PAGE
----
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Poutine Fest Celebrates Canada's 'Late-Night Drunk Food'

By Janet Rausa Fuller | January 25, 2013 8:21am
 Decadent lobster poutine ($16) at the Boarding House, 720 N. Wells St., one of the participants in the inaugural Poutine Fest.
Decadent lobster poutine ($16) at the Boarding House, 720 N. Wells St., one of the participants in the inaugural Poutine Fest.
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Anthony Tahlier

WEST LOOP — If bacon, oyster and sausage fests aren't enough for the city to chew on, another food will soon be on the festival menu: Poutine

The warm, oozing, Quebec-born concoction of fries, gravy and cheese curds will be celebrated and elevated at the inaugural Poutine Fest Feb. 24 at Haymarket Pub and Brewery, 737 W. Randolph St.

The event will be divided into lunch and dinner sessions much like the unrelated but similarly gut-busting Baconfest Chicago, now in its fifth year.

Eleven restaurants, the Publican, Boarding House and EL Ideas among them, will throw down their best version of poutine for five judges. Notably absent from the entries: BadHappy Poutine Shop in River North, which had signed on but has since dropped out.

Proceeds will go to Common Threads, Chef Art Smith's charity.

The fest will almost certainly sell out. Only 100 tickets will be sold per session, and the e-mail list that organizers will use to announce ticket sales at the end of January is up to 1,000 names, said Becca Skoch, one of the organizers. Go to poutinefest.com to sign up for the list.

Ticket prices have yet to be determined, but will include beer and possibly a mixed drink, Skoch said. After all, poutine is "a late-night drunk food," she said. "Chefs are getting off at two in the morning and that's what they eat after cooking all day."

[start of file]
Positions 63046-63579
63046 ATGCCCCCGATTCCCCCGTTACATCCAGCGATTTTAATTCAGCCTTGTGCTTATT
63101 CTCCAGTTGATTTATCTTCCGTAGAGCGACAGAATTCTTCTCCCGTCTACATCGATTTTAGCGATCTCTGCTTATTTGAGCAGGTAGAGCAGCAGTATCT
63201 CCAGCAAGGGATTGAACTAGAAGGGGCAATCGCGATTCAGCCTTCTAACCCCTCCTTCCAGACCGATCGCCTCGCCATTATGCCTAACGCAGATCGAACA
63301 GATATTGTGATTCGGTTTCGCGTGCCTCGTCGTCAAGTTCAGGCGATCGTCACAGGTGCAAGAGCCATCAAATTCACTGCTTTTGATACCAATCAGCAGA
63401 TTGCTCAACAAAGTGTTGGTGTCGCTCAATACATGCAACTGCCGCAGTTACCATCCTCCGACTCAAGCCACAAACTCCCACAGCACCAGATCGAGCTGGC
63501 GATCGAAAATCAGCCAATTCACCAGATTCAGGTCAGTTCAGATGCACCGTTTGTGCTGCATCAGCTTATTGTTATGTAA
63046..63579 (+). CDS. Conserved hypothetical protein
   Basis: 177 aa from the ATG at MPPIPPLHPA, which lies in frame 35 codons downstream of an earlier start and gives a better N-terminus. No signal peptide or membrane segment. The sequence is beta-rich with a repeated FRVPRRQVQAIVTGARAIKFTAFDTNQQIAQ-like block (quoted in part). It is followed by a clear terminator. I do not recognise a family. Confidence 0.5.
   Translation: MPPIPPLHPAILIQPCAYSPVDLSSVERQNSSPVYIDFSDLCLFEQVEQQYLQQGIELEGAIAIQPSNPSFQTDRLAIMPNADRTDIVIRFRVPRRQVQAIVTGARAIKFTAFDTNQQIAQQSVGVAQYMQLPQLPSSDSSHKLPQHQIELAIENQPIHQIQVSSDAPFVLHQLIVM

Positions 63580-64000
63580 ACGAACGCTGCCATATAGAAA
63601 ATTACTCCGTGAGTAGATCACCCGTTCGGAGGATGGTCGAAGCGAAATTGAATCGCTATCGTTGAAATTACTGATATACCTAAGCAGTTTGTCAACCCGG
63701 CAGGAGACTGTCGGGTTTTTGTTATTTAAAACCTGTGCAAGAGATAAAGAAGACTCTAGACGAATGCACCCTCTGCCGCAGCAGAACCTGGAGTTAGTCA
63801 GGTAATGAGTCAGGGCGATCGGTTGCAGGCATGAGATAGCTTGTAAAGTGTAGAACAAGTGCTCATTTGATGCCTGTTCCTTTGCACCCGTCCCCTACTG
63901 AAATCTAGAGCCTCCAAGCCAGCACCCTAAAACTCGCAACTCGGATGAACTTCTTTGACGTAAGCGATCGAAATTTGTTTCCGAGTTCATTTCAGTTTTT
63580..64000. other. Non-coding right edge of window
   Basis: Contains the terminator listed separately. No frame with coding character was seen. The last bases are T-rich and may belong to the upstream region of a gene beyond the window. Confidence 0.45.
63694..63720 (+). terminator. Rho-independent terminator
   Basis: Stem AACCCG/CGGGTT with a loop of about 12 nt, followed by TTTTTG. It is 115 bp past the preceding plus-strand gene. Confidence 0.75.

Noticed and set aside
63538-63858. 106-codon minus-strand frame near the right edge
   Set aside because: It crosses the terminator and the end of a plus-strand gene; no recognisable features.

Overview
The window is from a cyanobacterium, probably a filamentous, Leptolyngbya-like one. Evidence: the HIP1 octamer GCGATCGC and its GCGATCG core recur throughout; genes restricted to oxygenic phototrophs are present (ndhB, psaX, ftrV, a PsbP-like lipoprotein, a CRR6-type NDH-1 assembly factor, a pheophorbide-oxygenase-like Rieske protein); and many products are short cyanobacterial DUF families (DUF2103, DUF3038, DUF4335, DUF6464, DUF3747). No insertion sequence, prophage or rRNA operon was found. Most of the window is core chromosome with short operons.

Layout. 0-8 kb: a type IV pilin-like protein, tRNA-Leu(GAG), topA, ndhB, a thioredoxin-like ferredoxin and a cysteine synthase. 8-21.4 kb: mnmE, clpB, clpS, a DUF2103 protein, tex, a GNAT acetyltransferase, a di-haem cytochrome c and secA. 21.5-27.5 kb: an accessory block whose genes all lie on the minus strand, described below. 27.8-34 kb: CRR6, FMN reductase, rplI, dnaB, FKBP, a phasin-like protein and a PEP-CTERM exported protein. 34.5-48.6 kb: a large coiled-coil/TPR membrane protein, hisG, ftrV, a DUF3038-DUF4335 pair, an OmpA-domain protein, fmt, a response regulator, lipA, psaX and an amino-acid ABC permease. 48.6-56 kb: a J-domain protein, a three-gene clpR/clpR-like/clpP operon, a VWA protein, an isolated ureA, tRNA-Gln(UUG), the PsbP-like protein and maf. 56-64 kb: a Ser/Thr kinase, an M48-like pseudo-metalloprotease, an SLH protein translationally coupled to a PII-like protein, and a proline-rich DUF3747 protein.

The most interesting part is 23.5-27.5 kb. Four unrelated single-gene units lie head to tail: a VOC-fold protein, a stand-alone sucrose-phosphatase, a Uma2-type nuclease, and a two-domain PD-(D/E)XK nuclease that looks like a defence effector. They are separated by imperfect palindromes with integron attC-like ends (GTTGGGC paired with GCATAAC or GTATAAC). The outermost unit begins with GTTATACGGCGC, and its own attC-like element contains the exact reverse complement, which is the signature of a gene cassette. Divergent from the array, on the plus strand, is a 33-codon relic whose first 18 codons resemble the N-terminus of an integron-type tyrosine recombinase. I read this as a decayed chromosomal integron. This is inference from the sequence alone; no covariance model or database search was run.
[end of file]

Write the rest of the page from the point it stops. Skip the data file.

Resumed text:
The idea for Poutine Fest was Jay Daly's. By day, Daly works in finance for Jim Beam. By night, he writes the Stockyard Palate dining blog.

Daly said he wanted to highlight not only the dish, which has been popping up on menus around town, but also the depth of culinary talent in Chicago.

"We were not interested in lowest common denominator poutine, and we feel that the folks that have signed on to compete embody the very best elements of Chicago food culture," Daly said.

Daly's day job didn't allow him much time for planning Poutine Fest, so Skoch, a fellow food blogger, and her friends Molly O'Sullivan and Melissa Karlin took over.

Skoch has been surprised by the amount of unsolicited, passionate input from the neighbors up north.

"A lot of chefs from Canada have e-mailed us their feelings on how it should be judged, the ingredients that should be used, almost to the point of being angry," she said. "We're like, 'Uh, this is for fun.' "

Still, the presence of two Canadian judges — Chicago photographer and Montreal native Huge Galdones and chef Cam Dobranski, who is flying in from Calgary for the fest — should boost the legitimacy of the poutine proceedings.

"Every element is important," said Galdones of what makes a winning poutine. "French fries have to be just right. I like them crisp on the tips but soft and soggy on the inside. If I had my way, I'd make it illegal to use shoestrings in poutine. As for sauce, dark, rich, aggressively seasoned and ideally dark chicken stock-based. Squeaky cheese, too."

Skoch, meanwhile, was in Toronto last weekend eating poutine. For research.